A Secret



A Secret



            Yes. I have a secret; a terrible secret; I did much harm a man. A man that I respected and I cared for a lot. I saw him as an exemplary father.

            Don P. could have become my father-in-law if he hadn't died so young: at age 56. I said 'could' because I am not sure L. would have finally agreed to marry me if he was alive; she would have been terrified to tell her father that she wanted to marry me; at that time she hadn't even told her family that we were dating.

            Don P. had very dark skin, but only on his face and hands; this was due to his frequent excursions to the mountain; with his backpack full of dried food and medicine. He was starting to get bald; his black eyes and his smile inspired confidence, because you could see he was frank. He was a devoted reader and thus, he was very knowledgeable. I sat with the family for dinner, cramped at a little round table, in their small kitchen, in S., so many times. On those occasions he would tell stories, invented or real, and the whole family and I listened silently. He was such a great storyteller! For example, one of his children would ask:

            “Could you tell us about your last trip to the mountain?”

And given this opportunity he would tell us his encounter with a puma. With only his walking cane as a weapon, he was lucky that the lion was not hungry, and left calmly.

Don P. would have been a doctor had his mother not died when he was in the last year before graduating: he was practically orphaned because his father had abandoned his home when Don P. was in high school.

Going to the country side he would find people in desperate need of a doctor and medicine; that’s why he would always carry medicine in his backpack.

            I talked with him about my projects for a story of my own. He would listen patiently, even though now I can see that my stories were too pretentious, heavily influenced by Kafka, and not very interesting.

            The main obstacle in the way of Lucia telling her family of our intentions was that Don P. was profoundly religious, and I was not only a declared atheist but an active and vocal one. So, in a way, Don P. was an obstacle for my happiness.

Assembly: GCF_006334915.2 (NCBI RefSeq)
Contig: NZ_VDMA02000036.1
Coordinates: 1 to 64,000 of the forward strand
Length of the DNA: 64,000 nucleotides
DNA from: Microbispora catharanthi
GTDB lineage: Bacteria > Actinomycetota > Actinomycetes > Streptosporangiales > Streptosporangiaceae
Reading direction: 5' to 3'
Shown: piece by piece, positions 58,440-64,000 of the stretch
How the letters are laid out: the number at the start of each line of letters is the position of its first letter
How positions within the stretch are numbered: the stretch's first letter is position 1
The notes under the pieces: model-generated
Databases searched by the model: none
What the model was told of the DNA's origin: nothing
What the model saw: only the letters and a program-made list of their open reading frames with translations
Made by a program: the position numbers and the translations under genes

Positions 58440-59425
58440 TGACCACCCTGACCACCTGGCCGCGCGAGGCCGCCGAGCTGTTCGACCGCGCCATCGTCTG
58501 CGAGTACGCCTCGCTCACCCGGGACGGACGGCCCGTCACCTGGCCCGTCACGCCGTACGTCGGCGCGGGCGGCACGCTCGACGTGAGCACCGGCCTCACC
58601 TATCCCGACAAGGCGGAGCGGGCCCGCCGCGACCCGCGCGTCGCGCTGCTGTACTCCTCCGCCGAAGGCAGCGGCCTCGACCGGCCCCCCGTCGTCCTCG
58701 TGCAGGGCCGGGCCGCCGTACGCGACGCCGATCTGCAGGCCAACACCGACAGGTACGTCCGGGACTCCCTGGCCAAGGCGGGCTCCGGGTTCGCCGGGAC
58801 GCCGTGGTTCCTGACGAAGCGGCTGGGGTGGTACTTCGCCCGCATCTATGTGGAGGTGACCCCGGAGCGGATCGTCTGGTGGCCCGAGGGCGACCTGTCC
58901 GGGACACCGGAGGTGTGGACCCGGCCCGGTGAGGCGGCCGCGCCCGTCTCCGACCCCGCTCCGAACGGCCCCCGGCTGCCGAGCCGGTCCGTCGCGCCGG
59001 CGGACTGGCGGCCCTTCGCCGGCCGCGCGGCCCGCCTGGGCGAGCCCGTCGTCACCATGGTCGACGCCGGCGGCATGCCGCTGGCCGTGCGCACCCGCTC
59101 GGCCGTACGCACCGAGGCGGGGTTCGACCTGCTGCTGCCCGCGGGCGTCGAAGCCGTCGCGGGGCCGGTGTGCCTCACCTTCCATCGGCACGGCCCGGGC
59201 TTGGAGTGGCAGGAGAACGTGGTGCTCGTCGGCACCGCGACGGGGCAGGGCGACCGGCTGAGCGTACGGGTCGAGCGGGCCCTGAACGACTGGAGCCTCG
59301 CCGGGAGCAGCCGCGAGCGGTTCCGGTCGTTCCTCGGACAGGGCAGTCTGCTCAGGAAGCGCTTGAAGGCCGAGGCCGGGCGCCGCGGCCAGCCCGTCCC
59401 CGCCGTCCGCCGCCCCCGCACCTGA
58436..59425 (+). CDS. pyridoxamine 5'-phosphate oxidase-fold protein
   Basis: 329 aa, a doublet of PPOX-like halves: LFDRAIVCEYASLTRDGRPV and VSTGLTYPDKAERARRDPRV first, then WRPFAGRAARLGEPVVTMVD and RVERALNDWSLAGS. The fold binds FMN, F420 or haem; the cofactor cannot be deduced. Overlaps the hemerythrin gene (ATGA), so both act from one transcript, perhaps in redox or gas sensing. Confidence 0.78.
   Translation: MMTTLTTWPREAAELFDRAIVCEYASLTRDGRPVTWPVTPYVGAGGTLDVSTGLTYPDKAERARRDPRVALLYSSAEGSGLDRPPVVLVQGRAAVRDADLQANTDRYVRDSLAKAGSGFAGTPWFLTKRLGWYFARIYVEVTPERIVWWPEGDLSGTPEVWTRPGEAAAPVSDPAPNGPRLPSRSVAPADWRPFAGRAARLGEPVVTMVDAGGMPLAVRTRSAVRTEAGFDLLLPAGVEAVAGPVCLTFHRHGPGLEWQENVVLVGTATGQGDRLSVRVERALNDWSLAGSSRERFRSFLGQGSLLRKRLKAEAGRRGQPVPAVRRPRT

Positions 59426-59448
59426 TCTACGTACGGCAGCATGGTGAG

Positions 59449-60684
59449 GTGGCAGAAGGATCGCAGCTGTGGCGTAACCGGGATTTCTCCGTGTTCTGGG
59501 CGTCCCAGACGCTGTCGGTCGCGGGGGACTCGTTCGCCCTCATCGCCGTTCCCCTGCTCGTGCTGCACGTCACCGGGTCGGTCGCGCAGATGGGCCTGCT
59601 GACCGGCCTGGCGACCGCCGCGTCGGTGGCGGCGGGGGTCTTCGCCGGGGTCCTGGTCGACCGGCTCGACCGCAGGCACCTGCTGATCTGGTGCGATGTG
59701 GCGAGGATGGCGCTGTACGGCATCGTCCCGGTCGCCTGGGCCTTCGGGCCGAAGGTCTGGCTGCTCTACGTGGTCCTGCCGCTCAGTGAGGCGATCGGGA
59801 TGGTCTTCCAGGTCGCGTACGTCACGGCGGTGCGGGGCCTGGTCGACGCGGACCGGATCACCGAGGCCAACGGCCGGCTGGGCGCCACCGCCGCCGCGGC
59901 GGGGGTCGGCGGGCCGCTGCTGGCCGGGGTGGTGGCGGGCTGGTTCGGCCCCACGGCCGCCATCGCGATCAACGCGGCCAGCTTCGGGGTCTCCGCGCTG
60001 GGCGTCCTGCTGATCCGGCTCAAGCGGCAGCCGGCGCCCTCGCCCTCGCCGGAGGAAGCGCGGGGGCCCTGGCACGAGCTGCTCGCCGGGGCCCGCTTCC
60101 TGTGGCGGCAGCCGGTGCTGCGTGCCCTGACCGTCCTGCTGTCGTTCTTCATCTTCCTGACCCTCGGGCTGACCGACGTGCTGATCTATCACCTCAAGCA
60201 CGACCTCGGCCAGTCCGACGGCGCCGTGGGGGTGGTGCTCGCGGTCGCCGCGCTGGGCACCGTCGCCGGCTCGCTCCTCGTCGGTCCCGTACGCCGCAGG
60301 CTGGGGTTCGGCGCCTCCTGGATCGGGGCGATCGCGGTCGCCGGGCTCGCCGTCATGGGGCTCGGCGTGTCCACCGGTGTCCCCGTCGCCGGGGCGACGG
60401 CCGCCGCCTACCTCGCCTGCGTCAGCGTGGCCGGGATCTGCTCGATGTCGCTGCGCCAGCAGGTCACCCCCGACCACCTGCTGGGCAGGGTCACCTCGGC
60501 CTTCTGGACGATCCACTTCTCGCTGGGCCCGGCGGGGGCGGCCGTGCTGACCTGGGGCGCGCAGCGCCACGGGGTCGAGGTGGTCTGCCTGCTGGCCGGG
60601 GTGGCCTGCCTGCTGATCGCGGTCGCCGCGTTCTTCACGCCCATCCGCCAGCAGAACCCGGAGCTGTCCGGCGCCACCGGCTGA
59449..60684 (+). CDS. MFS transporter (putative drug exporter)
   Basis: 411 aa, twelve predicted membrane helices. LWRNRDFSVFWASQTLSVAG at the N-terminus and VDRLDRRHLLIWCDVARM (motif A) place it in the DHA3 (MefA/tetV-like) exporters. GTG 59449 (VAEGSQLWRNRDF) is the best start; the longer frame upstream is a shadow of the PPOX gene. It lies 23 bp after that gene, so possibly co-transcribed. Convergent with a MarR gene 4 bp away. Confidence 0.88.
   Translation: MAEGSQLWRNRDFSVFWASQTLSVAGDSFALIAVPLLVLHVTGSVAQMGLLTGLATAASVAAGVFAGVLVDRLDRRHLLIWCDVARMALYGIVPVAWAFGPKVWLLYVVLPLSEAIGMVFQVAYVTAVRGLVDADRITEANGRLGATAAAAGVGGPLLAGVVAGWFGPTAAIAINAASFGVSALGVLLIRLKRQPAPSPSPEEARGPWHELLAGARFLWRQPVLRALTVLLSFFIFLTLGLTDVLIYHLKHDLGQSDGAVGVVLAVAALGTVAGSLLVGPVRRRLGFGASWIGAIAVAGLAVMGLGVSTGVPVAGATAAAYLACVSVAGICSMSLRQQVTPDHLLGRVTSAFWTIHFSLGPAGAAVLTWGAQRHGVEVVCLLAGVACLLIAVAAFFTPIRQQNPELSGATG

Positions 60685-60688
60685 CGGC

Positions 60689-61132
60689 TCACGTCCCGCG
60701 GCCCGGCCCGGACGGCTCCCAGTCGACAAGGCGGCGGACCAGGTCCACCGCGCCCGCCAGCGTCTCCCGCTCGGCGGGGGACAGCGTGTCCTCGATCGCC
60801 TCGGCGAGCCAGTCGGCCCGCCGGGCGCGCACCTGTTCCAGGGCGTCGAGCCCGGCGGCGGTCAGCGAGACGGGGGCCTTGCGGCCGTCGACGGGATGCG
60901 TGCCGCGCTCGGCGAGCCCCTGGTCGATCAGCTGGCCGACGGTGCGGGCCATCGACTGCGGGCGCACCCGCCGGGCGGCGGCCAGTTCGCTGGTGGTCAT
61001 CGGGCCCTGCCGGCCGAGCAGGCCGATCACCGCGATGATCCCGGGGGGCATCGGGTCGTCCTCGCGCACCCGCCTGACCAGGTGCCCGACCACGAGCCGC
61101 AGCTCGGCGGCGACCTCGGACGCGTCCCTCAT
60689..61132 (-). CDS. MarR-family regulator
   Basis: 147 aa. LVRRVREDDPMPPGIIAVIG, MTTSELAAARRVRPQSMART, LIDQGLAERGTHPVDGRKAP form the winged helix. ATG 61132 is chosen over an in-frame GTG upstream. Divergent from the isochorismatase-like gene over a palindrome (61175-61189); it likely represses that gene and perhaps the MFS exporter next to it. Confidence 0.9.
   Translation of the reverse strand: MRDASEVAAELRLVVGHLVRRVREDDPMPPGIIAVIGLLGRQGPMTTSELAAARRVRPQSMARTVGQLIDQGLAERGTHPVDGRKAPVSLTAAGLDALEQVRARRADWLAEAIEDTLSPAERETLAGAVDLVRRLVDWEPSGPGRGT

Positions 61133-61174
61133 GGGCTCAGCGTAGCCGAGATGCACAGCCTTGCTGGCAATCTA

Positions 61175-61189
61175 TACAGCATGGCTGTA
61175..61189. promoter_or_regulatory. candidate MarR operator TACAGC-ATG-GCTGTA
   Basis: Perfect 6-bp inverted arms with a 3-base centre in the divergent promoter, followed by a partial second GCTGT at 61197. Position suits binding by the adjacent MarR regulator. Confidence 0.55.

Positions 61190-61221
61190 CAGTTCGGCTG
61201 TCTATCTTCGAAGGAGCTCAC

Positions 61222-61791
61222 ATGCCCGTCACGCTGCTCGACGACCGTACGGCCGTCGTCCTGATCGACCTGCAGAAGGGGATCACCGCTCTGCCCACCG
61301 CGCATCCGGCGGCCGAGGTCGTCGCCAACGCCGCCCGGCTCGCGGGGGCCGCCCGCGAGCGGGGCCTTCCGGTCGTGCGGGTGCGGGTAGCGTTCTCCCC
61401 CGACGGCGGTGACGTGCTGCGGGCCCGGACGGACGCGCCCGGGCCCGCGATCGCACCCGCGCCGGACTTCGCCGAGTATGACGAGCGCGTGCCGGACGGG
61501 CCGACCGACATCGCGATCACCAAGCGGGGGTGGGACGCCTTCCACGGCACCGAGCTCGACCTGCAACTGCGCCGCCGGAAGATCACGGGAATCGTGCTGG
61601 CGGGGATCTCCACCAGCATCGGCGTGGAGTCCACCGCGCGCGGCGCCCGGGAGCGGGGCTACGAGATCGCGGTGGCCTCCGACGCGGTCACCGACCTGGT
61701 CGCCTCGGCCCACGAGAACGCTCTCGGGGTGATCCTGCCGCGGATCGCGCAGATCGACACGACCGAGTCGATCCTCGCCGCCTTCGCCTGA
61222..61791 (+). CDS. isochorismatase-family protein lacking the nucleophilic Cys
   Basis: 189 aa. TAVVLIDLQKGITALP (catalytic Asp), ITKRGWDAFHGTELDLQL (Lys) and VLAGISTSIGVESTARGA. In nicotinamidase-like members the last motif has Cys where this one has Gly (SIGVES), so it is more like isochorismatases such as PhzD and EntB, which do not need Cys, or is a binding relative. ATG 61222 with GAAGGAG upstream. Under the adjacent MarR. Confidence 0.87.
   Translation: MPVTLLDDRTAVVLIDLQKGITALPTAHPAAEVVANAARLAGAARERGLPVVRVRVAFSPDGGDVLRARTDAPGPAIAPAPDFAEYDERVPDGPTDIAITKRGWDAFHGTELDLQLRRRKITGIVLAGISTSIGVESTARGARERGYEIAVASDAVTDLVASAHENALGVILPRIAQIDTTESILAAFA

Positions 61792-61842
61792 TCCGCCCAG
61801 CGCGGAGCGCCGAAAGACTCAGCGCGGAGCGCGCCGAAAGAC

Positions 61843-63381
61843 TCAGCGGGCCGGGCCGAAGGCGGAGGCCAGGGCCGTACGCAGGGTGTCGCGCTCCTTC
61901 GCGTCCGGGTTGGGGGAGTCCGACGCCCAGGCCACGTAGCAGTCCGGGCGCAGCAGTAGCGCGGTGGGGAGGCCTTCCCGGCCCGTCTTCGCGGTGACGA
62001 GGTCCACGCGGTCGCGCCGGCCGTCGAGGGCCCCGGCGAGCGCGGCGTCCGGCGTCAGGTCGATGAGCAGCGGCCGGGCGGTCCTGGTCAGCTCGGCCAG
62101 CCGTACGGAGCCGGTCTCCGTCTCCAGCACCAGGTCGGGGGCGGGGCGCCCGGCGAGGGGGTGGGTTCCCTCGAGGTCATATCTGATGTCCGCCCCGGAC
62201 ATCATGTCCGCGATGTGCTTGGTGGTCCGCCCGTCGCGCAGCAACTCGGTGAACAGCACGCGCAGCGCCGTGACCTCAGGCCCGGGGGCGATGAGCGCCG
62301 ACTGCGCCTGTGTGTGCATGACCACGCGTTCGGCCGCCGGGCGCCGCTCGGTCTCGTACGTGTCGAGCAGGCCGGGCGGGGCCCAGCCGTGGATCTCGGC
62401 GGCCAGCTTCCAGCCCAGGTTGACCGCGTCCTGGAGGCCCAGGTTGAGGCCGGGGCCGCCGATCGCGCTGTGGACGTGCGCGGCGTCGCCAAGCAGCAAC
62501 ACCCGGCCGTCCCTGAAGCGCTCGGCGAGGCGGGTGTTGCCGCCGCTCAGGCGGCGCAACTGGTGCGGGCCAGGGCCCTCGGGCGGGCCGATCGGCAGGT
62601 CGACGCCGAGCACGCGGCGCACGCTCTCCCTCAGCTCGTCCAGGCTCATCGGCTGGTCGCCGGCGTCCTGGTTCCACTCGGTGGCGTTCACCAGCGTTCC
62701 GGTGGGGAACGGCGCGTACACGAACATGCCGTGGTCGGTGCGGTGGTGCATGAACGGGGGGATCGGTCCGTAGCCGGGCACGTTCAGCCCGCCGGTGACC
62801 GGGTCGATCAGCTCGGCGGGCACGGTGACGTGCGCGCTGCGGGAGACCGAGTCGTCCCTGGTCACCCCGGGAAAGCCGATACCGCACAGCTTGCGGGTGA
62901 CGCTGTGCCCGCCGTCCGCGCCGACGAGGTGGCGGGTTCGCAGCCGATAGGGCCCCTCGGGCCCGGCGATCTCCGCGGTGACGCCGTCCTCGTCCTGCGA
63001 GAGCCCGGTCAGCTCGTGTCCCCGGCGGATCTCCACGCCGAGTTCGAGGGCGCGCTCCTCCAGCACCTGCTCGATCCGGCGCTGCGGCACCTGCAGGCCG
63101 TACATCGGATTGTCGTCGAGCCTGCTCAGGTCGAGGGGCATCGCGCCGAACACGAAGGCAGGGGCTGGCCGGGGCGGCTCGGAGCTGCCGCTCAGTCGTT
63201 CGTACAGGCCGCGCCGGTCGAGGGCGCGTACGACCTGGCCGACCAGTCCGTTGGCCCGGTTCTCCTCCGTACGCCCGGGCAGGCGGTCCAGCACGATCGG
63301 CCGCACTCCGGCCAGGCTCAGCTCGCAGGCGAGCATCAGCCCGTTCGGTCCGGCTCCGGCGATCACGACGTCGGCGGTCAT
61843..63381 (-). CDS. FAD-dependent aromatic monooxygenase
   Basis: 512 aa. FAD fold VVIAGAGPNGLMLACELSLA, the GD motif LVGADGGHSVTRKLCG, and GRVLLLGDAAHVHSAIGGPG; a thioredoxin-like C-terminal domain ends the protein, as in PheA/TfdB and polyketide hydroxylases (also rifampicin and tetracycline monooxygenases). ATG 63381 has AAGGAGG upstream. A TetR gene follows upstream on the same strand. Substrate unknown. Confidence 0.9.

One day, Don P. showed me his watch. “Look at this watch,” he said. “Do you think it could have been made by itself?”

I didn't respond because that was obviously a rhetorical question.

“How then, can you think that an organ as complex as the human eye could have been made by itself, and not created?”

I didn't reply to that either because I did not know the answer. Even if I had known the solution to that conundrum, I would not have dared to say anything; such was the degree of respect that he commanded from me. Of course Don P.’s argument is well known, as I learned much later.

            That problem kept me thinking for some time, until I got the answer. I remember that on that day I was talking with L. in the dining room; I didn't know that Don P. was lying sick in an adjacent room. I was explaining to Lucia.

            “I was thinking about the question of whether a watch was created or not: if could came or by chance, or if it has to be created.” I said.

            “Well,” she answered, “Do you think it could come out by chance? I don’t think so.”

            “Why?” I asked.

            “It’s too complex a machine to think that it could be coming out by chance.”

            “Yes, I get it, but, what about a stone? If you examine it closely, I’m pretty sure you will find it extreme complex. But, I agree, a watch is a different thing. So, what’s the difference? The reason the eyes appear to be created is because they seem to have a purpose, like any object created by a man (or woman); on the other hand, the supposed 'intent' of the eye is to provide eye sight. That is not an a priori design but a consequence of many adaptations, naturally selected.”

At that moment we heard a horrible, guttural cry coming from the adjacent room. It was a cry from Don P., because he had ruptured a stomach ulcer.

            I have never told anybody that the rupture of the ulcer was a consequence of my argument. A couple of days later I visited him in the hospital, and he greeted me.

“Hello Oscar.”

I took that greeting as a sign that he had forgiven me.

A few days later he died. And a few years later I married Lucia.



P. Oscar Cubillos


 P. Oscar Cubillos was born in Chile; he came to USA to get his Ph.D. in Mathematics at the University of Iowa, in 1976. Oscar has worked as a university professor, software engineer, and Math Teacher. Although Dr. Cubillos is new as published writer, he has been interested in literature, both as an avid reader, and as a newly published writer. Oscar’s other interests include classic music, chess, and history. His work has appeared in The Muse. 


Previous Post Next Post